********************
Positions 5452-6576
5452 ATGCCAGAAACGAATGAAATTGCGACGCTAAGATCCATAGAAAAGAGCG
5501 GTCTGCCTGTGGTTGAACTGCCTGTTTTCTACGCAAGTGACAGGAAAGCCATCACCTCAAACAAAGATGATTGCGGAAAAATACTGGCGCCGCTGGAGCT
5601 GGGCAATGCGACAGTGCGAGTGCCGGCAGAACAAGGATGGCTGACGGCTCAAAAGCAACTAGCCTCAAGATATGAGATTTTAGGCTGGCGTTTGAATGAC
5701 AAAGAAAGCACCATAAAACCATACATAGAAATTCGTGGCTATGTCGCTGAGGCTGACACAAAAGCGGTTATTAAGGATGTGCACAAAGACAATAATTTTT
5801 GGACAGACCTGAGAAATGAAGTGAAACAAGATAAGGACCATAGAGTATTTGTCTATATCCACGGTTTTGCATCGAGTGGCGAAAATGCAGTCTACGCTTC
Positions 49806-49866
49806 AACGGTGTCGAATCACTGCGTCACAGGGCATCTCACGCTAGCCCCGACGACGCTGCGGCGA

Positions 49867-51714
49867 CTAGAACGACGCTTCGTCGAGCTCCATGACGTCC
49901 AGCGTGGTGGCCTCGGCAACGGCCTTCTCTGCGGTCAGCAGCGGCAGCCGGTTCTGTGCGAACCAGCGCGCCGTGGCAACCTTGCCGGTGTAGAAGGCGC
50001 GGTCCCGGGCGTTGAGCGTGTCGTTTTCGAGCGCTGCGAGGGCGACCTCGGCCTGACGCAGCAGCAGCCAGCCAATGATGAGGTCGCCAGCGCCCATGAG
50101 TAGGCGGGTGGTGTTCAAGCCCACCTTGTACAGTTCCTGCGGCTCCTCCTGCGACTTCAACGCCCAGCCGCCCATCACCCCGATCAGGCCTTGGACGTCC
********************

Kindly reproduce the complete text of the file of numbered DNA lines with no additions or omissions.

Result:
Positions 5452-6576
5452 ATGCCAGAAACGAATGAAATTGCGACGCTAAGATCCATAGAAAAGAGCG
5501 GTCTGCCTGTGGTTGAACTGCCTGTTTTCTACGCAAGTGACAGGAAAGCCATCACCTCAAACAAAGATGATTGCGGAAAAATACTGGCGCCGCTGGAGCT
5601 GGGCAATGCGACAGTGCGAGTGCCGGCAGAACAAGGATGGCTGACGGCTCAAAAGCAACTAGCCTCAAGATATGAGATTTTAGGCTGGCGTTTGAATGAC
5701 AAAGAAAGCACCATAAAACCATACATAGAAATTCGTGGCTATGTCGCTGAGGCTGACACAAAAGCGGTTATTAAGGATGTGCACAAAGACAATAATTTTT
5801 GGACAGACCTGAGAAATGAAGTGAAACAAGATAAGGACCATAGAGTATTTGTCTATATCCACGGTTTTGCATCGAGTGGCGAAAATGCAGTCTACGCTTC
Positions 49806-49866
49806 AACGGTGTCGAATCACTGCGTCACAGGGCATCTCACGCTAGCCCCGACGACGCTGCGGCGA

Positions 49867-51714
49867 CTAGAACGACGCTTCGTCGAGCTCCATGACGTCC
49901 AGCGTGGTGGCCTCGGCAACGGCCTTCTCTGCGGTCAGCAGCGGCAGCCGGTTCTGTGCGAACCAGCGCGCCGTGGCAACCTTGCCGGTGTAGAAGGCGC
50001 GGTCCCGGGCGTTGAGCGTGTCGTTTTCGAGCGCTGCGAGGGCGACCTCGGCCTGACGCAGCAGCAGCCAGCCAATGATGAGGTCGCCAGCGCCCATGAG
50101 TAGGCGGGTGGTGTTCAAGCCCACCTTGTACAGTTCCTGCGGCTCCTCCTGCGACTTCAACGCCCAGCCGCCCATCACCCCGATCAGGCCTTGGACGTCC